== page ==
With limited aid, Yemen cholera 'getting worse every day'

Workers loading supplies on trucks in Hudaidah City, Yemen. Photo by: UNICEF

Dr. Najla al-Sonboli is no longer paid to go to work as head of the Al-Sabeen Hospital for Children and Women in Yemen’s capital Sana’a. Amid a devastating conflict and with an economy in freefall, the government ran out of resources for payroll last year. But each morning, she and other health workers dip into their savings to find enough money for transport. If they don’t come to the hospital, no one will be there to treat the hundreds of patients arriving with cholera in the worst outbreak of the disease in the world today.

“The situation is so bad it and is getting worse from day to day,” she told Devex in a phone call. “People are so poor and the general health situation is deteriorating. There is no clear water, there is a lot of garbage of the street and this has helped to spread a lot of diseases. There is a lot of cholera.”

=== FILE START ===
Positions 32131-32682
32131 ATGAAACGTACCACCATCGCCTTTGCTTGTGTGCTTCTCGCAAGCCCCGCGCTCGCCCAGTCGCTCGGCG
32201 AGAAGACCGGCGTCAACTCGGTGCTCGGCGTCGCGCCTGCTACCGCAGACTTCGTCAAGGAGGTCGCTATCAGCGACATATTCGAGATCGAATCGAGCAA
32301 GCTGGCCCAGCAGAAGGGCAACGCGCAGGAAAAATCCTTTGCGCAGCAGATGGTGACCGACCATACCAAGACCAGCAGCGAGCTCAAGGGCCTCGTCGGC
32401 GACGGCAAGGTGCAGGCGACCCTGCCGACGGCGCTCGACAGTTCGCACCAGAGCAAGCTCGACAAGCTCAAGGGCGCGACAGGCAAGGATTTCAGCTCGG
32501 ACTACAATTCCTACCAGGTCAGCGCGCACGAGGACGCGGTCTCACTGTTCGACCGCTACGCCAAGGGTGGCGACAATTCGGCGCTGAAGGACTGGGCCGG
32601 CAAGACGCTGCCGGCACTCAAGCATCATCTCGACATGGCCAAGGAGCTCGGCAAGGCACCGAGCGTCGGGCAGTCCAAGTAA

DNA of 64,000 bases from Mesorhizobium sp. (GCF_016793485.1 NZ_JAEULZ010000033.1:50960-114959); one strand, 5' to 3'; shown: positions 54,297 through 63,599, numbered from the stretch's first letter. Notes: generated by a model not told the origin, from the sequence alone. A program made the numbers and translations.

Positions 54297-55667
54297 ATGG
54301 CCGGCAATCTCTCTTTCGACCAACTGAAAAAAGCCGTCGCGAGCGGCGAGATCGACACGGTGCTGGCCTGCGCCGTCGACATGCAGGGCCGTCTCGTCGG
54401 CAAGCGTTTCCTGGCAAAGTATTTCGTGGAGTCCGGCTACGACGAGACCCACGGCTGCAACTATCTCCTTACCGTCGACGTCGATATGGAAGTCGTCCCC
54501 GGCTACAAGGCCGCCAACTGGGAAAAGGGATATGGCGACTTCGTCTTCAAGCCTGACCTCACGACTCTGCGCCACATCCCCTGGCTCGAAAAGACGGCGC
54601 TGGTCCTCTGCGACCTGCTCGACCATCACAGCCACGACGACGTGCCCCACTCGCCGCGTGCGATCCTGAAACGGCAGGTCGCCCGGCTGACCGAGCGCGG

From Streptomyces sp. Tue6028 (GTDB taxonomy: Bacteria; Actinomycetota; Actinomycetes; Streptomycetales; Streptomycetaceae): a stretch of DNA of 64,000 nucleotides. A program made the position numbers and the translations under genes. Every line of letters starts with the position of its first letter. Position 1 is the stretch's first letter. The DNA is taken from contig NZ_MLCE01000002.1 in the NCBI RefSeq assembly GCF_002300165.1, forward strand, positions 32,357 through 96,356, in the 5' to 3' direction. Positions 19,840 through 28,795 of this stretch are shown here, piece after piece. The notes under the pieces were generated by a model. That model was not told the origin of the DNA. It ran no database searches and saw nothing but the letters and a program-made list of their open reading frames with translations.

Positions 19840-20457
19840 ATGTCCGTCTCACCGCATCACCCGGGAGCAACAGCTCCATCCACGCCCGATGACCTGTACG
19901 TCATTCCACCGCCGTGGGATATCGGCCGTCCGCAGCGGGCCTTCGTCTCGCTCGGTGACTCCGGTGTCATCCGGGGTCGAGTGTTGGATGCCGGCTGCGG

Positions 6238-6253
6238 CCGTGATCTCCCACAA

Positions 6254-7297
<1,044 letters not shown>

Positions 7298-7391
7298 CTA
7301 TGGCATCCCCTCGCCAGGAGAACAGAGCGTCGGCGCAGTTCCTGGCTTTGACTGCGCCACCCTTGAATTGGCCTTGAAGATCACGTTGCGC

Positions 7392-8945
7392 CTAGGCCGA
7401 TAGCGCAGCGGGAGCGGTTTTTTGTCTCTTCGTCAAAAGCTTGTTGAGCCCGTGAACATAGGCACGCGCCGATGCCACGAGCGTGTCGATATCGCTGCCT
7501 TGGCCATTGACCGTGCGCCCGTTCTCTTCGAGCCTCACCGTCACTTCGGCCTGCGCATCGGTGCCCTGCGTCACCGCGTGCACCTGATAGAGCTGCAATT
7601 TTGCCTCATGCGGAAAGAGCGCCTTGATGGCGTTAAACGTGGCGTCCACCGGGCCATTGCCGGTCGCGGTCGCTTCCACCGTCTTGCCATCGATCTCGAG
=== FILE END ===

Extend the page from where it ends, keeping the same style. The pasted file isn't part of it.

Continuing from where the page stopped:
Today, many Yemenis live in near-famine conditions with almost no economic resources and in the midst of ongoing warfare. Their suffering has been exacerbated by the limited aid response mounted in harrowing conditions. Conflict, lack of supplies, costly logistics and inadequate funding have all deterred or prevented humanitarians from scaling up.

Yet even more critically, Yemen itself has few coping mechanisms left after more than two years of conflict. By the time cholera struck, public services in Yemen had collapsed, including the systems for health and water. Aid groups say that means there is a limit to what any response can accomplish. Even with more robust relief, the cholera outbreak is likely to continue for months. After it passes, Yemen will be equally vulnerable to another threat. Until the conflict ends, few expect that grim reality to change.